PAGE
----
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Manitoba History: Book Review: Viviane Gosselin and Phaedra Livingstone, eds., Museums and the Past: Constructing Historical Consciousness.

by Cara Krmpotich
University of Toronto

Number 87, Summer 2018

This article was published originally in Manitoba History by the Manitoba Historical Society on the above date. We make this online version available as a free, public service. As an historical document, the article may contain language and views that are no longer in common use and may be culturally sensitive in nature.

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Viviane Gosselin and Phaedra Livingstone, eds., Museums and the Past: Constructing Historical Consciousness. Vancouver: UBC Press, 2016, 312 pages. ISBN 978-0-7748-3062-1, $34.95 (paperback)

This edited volume explores the needs for, and capacities of, museums to develop historical consciousness—primarily amongst museum visitors, but also within the very running of museums as institutions. The editors take seriously Canada as a context for asking these questions, whether that is because the museums themselves are operating within the country, or be-cause the authors’ approach to historical consciousness and museum practice is shaped by intellectual traditions and socio-political contexts in the country.

The coverage of examples from across the country is a strength, with multiple provinces, with both urban and rural settings, and with history, art, science and anthropology museums all accounted for. The noticeable gap in what is otherwise a sound geographical representation is the absence of contributions that speak to the North.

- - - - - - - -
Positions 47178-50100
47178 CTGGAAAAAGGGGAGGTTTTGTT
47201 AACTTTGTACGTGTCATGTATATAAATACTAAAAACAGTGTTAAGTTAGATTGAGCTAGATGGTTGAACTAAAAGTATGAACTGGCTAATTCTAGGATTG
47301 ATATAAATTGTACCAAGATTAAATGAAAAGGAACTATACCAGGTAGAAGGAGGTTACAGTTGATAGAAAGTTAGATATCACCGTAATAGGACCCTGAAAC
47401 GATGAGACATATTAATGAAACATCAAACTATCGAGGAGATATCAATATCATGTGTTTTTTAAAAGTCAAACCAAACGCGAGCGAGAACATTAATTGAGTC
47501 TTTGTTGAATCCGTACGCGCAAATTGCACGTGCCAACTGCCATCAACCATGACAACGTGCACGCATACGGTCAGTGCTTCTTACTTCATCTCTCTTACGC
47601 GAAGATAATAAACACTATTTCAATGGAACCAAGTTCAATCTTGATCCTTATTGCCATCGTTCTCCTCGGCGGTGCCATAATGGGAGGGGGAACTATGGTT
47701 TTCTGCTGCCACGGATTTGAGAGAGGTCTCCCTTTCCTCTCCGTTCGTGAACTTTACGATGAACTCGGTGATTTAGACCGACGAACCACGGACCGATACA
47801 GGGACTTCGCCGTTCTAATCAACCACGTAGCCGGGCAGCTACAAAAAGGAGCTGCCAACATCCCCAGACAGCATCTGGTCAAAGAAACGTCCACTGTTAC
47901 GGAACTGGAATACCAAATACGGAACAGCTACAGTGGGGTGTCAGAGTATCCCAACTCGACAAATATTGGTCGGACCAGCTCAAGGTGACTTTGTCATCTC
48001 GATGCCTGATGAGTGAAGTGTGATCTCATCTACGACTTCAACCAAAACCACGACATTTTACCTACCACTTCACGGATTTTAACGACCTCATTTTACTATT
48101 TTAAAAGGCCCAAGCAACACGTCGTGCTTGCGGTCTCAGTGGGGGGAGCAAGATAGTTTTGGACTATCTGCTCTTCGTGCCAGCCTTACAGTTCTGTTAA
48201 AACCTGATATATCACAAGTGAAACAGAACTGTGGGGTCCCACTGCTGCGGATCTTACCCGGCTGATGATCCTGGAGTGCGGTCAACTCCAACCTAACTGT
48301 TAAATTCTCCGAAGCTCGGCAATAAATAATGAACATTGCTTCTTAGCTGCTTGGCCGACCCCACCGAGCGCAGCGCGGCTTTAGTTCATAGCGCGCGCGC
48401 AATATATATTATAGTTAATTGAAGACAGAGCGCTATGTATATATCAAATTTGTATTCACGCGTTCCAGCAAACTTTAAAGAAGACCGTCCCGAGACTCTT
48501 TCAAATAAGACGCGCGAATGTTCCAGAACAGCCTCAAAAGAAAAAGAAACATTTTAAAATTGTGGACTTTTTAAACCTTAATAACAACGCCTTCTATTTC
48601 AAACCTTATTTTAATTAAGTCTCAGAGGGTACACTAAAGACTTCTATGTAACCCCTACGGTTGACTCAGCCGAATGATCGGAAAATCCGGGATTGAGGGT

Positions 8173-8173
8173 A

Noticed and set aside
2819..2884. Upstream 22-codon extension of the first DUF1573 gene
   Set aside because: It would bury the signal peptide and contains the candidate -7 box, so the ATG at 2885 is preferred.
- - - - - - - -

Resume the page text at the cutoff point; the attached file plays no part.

For readers less familiar with “historical consciousness” as a concept, I recommend they read the editors’ epilogue (the final chapter in the book) first. It provides clear foundations for understanding how this idea has changed through time and space, and the ways it has been imagined with regards to museums more specifically. Indeed, the epilogue helps develop one’s historical consciousness about this concept in relationship to museum practice, museology, and Canadian events. In contrast, the definitions of historical consciousness offered in the editors’ preface have less specificity and less context. When read in order, it was not until Chapter Nine (Pierre-Luc Collin, Claire Cousson and Lucie Daignault’s “The Concept of Historical Consciousness Applied to Museums: A Cast Study of the Exhibition People of Québec ... Then and Now”) that I felt I had encountered a robust, deployable definition of historical consciousness. The preface is well suited for those readers who like a story to unfold as they read, but those readers who prefer a clearer road map might choose to make use of the epilogue to help them position the subsequent chapters.